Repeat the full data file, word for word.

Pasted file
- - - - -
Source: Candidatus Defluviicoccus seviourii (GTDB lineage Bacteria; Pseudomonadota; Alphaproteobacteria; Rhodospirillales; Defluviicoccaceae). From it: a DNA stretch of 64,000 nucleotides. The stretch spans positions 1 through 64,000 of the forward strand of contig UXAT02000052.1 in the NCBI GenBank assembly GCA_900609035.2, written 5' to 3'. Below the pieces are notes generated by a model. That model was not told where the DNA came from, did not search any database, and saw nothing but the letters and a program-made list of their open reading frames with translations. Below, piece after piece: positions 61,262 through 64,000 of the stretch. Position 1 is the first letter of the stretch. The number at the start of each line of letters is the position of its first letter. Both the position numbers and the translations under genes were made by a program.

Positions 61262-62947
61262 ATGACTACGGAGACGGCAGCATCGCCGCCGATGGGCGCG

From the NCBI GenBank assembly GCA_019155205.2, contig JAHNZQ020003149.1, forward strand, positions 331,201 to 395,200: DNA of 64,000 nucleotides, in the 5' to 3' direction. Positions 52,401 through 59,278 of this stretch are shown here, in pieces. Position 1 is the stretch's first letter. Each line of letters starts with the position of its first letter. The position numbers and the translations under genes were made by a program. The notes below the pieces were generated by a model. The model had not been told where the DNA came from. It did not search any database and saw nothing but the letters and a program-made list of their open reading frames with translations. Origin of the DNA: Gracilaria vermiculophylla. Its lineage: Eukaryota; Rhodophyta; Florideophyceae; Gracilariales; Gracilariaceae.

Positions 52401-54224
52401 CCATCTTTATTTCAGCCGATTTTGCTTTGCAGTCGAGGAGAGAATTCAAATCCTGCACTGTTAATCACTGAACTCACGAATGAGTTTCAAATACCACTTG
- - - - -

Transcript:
Source: Candidatus Defluviicoccus seviourii (GTDB lineage Bacteria; Pseudomonadota; Alphaproteobacteria; Rhodospirillales; Defluviicoccaceae). From it: a DNA stretch of 64,000 nucleotides. The stretch spans positions 1 through 64,000 of the forward strand of contig UXAT02000052.1 in the NCBI GenBank assembly GCA_900609035.2, written 5' to 3'. Below the pieces are notes generated by a model. That model was not told where the DNA came from, did not search any database, and saw nothing but the letters and a program-made list of their open reading frames with translations. Below, piece after piece: positions 61,262 through 64,000 of the stretch. Position 1 is the first letter of the stretch. The number at the start of each line of letters is the position of its first letter. Both the position numbers and the translations under genes were made by a program.

Positions 61262-62947
61262 ATGACTACGGAGACGGCAGCATCGCCGCCGATGGGCGCG

From the NCBI GenBank assembly GCA_019155205.2, contig JAHNZQ020003149.1, forward strand, positions 331,201 to 395,200: DNA of 64,000 nucleotides, in the 5' to 3' direction. Positions 52,401 through 59,278 of this stretch are shown here, in pieces. Position 1 is the stretch's first letter. Each line of letters starts with the position of its first letter. The position numbers and the translations under genes were made by a program. The notes below the pieces were generated by a model. The model had not been told where the DNA came from. It did not search any database and saw nothing but the letters and a program-made list of their open reading frames with translations. Origin of the DNA: Gracilaria vermiculophylla. Its lineage: Eukaryota; Rhodophyta; Florideophyceae; Gracilariales; Gracilariaceae.

Positions 52401-54224
52401 CCATCTTTATTTCAGCCGATTTTGCTTTGCAGTCGAGGAGAGAATTCAAATCCTGCACTGTTAATCACTGAACTCACGAATGAGTTTCAAATACCACTTG